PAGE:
A total of 300 samples was measured using the anti-HCV DAS-LFIA strip and anti-HCV ELISA immunoassays. In these 300 cases, we found that the rate of the anti-HCV DAS-LFIA strip and the ELISA-negative one was 78% (234/300). The rate of anti-HCV DAS-LFIA-negative but ELISA-positive was 2% (6/300). The rate of the anti-HCV DAS-LFIA-positive strip but the ELISA-negative one was 3.67% (11/300). The rate of the anti-HCV DAS-LFIA and ELISA-positive was 16.33% (49/300). The concordance between the ELISA and DAS-LFIA methods was 94.33%. The disagreement rate between the ELISA and DAS-LFIA methods was not significant (χ2= 0.941, P= 0.332) (Table V).

Discussion

In this present study, we characterized the immunoreactivity of recombinant HCV polypeptides derived from many different regions of the HCV polyprotein expressed in bacteria. The purpose of synthesizing these segments is to determine which segments encoded by the genome are significant for the development of anti-HCV assays and to find a multiple epitope fusion antigen which incorporates all of the major immunodominant epitopes from the functional regions of the HCV genome. Therefore, we first constructed the different HCV segments into vectors containing His-tag or GST-tag to induce expression. The proteins were expressed in BL21 (DE3) cells as fusion proteins with a 26 kDa GST-tag or 18 kDa His-tag used for detection and affinity purification. The immunogenicity of the tagged fusion proteins was analyzed using HCV strip analysis with standard positive and negative anti-HCV sera. Our results showed that the recombinant soluble proteins were expressed successfully. The sera studied recognized the core and NS3 protein at very high levels, whereas the other proteins, such as NS4B, NS4A, NS5A and NS5B, were found to have lower levels of reactivity. The E2 protein rarely reacted with anti-HCV positive serum. Thus, the core protein in combination with a new NS3 protein (1183–1476 aa) constitutes almost all of the major immunogenic proteins of the HCV. However, this study does not exclude the possibility that the low reactivity to some HCV antigens is due to a quantitative reduction in the titer of antibodies and not due to an absence of reactivity.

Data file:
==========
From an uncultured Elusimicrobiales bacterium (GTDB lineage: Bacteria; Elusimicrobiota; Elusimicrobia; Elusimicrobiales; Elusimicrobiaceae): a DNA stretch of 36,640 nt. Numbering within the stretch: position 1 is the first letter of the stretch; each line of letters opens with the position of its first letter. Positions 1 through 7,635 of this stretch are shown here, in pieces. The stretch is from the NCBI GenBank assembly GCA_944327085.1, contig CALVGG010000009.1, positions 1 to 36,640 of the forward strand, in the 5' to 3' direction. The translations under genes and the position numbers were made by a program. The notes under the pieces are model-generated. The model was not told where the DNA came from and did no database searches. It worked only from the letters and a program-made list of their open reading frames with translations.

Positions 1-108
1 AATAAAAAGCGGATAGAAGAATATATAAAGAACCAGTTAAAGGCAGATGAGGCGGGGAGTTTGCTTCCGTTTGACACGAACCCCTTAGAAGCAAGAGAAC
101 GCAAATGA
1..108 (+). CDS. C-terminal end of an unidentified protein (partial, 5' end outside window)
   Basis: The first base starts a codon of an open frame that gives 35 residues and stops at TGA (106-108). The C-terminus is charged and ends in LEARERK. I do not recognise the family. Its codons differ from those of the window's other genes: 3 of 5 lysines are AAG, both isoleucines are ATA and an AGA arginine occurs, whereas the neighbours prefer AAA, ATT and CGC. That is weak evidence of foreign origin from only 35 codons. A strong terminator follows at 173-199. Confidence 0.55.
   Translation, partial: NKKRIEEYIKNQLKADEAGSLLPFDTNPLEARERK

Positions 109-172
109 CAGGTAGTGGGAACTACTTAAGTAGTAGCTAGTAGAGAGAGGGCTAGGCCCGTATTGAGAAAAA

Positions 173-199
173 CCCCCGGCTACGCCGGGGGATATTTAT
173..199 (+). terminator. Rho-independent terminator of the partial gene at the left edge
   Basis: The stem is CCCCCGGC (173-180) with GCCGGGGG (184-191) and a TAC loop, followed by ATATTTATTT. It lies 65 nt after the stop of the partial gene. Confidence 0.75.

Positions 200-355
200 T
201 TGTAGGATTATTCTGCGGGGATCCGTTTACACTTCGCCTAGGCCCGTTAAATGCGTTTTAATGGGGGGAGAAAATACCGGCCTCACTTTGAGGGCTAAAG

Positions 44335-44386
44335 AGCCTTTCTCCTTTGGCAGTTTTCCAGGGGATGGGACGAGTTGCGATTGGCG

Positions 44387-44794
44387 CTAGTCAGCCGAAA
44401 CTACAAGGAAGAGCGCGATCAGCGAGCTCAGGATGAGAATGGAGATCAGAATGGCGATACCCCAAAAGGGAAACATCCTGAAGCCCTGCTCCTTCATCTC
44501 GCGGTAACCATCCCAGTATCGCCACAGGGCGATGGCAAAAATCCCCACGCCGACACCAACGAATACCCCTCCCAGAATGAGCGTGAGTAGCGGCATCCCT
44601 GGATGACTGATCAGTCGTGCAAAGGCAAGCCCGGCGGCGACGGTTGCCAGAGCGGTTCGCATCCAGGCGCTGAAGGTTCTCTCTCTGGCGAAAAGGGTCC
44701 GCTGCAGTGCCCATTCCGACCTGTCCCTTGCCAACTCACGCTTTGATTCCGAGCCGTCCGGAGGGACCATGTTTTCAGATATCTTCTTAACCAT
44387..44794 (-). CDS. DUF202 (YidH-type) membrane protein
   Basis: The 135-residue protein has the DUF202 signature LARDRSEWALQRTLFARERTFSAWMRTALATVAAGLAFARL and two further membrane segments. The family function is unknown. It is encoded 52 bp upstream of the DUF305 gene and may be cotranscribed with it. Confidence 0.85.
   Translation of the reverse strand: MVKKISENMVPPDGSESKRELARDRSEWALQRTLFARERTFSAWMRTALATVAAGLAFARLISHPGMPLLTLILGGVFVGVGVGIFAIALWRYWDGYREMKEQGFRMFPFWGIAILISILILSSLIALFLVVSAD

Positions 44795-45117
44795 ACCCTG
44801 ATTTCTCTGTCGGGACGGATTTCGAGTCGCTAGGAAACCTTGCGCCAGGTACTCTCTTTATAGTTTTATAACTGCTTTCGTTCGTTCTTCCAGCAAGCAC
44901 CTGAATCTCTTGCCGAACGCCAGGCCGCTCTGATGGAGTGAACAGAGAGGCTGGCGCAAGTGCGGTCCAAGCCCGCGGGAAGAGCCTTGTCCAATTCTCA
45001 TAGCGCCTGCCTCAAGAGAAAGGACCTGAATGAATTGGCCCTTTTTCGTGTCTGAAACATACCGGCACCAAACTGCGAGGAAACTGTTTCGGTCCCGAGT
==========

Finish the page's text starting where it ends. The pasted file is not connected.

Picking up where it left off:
To determine the contributions of various regions of the core protein and NS3 protein to infectivity diagnosis, clones of the core gene and different NS3 segments were expressed in E. coli cells and the recombinant proteins were used to test human anti-HCV-positive sera in the ELISA and the rapid lateral flow test strip. The data suggested that the full-length core protein and the new NS3 protein (1183–1476 aa) were suitable for analyzing the presence of antibodies against individual HCV proteins in human sera obtained from patients suffering from chronic HCV infection. These results are in agreement with those of previous studies in which the putative nucleocapsid protein (C) and non-structural proteins (NS3) were found to contain the most immunodominant epitopes (15–19).